Complete Guide to Dog Cancer: Types, Symptoms and Treatments

Complete Guide to Dog Cancer: Types, Symptoms and Treatments

 

We all know about cancer from near and far. Like a tornado in a village, cancer takes its toll wherever it goes. Cancer is one of the leading causes of premature death in humans in America.

 

Cancer is unfortunately common in humans, but what about for our dogs?

 

 

Our canine companions, particularly our old dogs, can indeed develop several kinds of cancer.

 

We are wholeheartedly with you if this subject is topical in your family. The announcement of cancer is always worrisome and disconcerting news. It’s normal to feel lost in this kind of situation and that’s why we’re here to shed some light on it.

 

Read on to learn more about the types of cancer that exist in dogs, their treatments and how to prevent them.

 

 

What are the causes of cancer and tumors in dogs?

 

Many factors can facilitate the development of cancer in dogs, such as genetics and the environment.

 

Indeed, purebred dogs have a smaller genetic pool. Due to this limited genetic variety, they are more at risk of developing certain cancers. According to this theory, mixed breed dogs are therefore less at risk of genetically linked cancers.

 

However, some cancers develop for no apparent reason and others are caused by components of the environment (for example pesticides, preservatives in food, chemicals in the air, etc).

 

It's hard to pinpoint the exact causes of each cancer. That said, physiologically speaking, cancer is caused by the uncontrolled growth of cells in the body. Depending on the nature of these cells, there are different types of cancer.

 

 

Is cancer common in dogs?

 

Unfortunately, the answer is yes. Half of dogs over the age of ten will develop cancer. Rest assured though, not all dogs succumb to it.

 

If your dog develops a lump, have it checked by a vet. Many old dogs will develop masses, but these are not always cancerous.

 

 

What are the signs of cancer in dogs?

 

If your dog is getting older and has one or more of these signs, it’s important to see an animal health professional for an accurate diagnosis.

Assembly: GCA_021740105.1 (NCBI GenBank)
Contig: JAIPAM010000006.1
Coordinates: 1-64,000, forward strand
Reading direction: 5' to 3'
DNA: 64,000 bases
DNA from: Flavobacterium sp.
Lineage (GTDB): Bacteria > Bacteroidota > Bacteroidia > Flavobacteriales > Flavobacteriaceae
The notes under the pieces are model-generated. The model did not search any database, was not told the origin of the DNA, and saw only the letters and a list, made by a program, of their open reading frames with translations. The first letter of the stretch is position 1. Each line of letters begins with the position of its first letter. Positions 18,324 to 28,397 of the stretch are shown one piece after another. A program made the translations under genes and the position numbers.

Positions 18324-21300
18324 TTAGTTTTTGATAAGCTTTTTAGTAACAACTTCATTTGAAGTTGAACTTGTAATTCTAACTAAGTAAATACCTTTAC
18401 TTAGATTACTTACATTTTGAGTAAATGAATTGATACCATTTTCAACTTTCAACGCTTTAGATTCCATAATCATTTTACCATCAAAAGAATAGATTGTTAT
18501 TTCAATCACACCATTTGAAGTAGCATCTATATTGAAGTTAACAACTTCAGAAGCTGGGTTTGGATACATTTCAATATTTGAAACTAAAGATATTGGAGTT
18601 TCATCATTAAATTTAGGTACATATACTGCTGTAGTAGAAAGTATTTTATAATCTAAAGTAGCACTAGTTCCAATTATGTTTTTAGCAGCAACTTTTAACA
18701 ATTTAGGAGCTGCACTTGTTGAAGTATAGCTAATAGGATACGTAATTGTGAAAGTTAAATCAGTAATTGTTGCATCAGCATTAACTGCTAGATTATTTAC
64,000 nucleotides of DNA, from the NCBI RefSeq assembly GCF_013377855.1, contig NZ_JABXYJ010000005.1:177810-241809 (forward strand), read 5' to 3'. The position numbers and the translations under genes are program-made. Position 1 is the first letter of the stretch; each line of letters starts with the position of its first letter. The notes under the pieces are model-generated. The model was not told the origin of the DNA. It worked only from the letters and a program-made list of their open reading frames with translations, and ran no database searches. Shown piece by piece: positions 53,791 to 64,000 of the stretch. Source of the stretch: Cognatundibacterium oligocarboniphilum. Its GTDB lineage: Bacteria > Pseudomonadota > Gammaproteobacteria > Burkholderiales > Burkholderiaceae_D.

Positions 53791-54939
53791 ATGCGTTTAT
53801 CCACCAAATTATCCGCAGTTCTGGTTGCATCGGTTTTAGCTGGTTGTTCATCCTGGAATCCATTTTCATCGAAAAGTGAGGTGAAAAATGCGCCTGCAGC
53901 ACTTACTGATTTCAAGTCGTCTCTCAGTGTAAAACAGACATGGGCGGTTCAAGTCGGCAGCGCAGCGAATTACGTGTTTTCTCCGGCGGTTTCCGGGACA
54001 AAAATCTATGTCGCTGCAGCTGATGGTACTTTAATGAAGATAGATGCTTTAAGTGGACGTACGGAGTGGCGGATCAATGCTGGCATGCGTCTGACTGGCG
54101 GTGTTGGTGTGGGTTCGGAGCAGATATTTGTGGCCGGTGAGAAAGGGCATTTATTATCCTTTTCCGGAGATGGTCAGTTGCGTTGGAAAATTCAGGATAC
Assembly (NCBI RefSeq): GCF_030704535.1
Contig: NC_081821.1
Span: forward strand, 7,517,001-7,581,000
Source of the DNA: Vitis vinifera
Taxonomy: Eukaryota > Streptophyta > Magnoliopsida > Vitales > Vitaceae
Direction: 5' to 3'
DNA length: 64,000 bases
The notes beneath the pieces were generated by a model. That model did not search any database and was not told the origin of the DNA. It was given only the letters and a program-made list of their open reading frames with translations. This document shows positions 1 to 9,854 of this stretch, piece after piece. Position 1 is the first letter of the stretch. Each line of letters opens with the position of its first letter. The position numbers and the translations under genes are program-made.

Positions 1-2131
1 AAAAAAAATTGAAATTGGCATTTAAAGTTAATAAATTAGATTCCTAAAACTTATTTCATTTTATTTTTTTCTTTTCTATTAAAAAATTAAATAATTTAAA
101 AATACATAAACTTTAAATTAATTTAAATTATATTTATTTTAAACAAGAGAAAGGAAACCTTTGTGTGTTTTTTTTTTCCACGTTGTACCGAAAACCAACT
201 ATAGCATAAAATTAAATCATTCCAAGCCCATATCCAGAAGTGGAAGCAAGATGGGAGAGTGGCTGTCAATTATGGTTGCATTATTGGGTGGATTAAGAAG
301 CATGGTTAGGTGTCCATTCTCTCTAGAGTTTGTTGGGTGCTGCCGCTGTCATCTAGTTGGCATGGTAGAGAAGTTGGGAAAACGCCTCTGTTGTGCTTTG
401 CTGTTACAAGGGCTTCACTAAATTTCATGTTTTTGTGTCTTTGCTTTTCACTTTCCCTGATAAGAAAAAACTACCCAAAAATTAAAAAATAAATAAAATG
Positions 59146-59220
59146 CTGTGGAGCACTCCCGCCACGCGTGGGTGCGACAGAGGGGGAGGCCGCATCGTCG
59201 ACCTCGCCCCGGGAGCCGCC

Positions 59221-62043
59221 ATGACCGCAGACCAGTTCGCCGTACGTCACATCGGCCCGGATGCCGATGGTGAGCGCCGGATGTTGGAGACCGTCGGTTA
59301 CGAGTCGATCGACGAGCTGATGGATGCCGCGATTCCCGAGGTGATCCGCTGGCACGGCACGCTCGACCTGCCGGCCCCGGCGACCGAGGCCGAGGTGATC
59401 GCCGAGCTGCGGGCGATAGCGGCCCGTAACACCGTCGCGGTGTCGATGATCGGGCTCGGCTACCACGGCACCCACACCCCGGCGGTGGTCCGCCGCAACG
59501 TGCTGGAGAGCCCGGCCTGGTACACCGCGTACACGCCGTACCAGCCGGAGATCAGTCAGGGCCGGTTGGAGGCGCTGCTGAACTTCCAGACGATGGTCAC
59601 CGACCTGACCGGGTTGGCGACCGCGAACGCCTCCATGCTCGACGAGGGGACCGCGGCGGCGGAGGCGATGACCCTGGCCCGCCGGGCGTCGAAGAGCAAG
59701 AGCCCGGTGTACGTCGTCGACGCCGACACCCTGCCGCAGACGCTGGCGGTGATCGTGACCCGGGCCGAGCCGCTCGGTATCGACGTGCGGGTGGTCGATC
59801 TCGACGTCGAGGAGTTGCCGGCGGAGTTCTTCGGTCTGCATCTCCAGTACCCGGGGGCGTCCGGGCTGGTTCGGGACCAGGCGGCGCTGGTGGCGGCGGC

Here is a non-exhaustive list of the symptoms of cancer in dogs:

 

  • Sudden weight loss
  • Lethargy
  • Palpable masses that grow rapidly
  • Manifestation of pain
  • Wounds that do not heal (weakened immune system)
  • Loss of appetite
  • Respiratory or digestive disorders
  • Changes in behavior
  • Lameness (without evidence of accident)
  • Convulsions

 

We invite you to learn more about these 10 signs of cancer in dogs, because early detection can be the best way to save your beloved companion.

 

How to detect cancer in dogs?

 

As you might suspect, depending on where these problematic cells are located, the symptoms of cancer can vary widely. A visible mass or a change in a dog’s habits are often the signs that lead people to consult a vet.

 

If the cancer is in the brain, the dog will have neurological signs. If it’s in the lungs, it will have difficulty breathing. If it’s in the stomach, the dog will have digestive issues, and so on.

 

Make sure to watch for the symptoms mentioned above and take action fast.

 

 

What are the most common types of cancer in dogs?

 

Different types of cancer are classified according to the system or organ in which the cancer cells initially multiply. Here is a list of the most common cancer in dogs (including the most aggressive dog cancer) :

  

Skin cancer in dogs (melanoma and malignant melanoma)

 

Malignant melanomas in dogs are skin cancers that attack the cells responsible for producing melanin (a pigment) - the melanocytes. Benign (and therefore harmless) melanomas often develop in hairy areas on the dog, while malignant melanomas are very common in the mucous membranes of the mouth. Bad breath would therefore be a symptom of this common and dangerous type of cancer.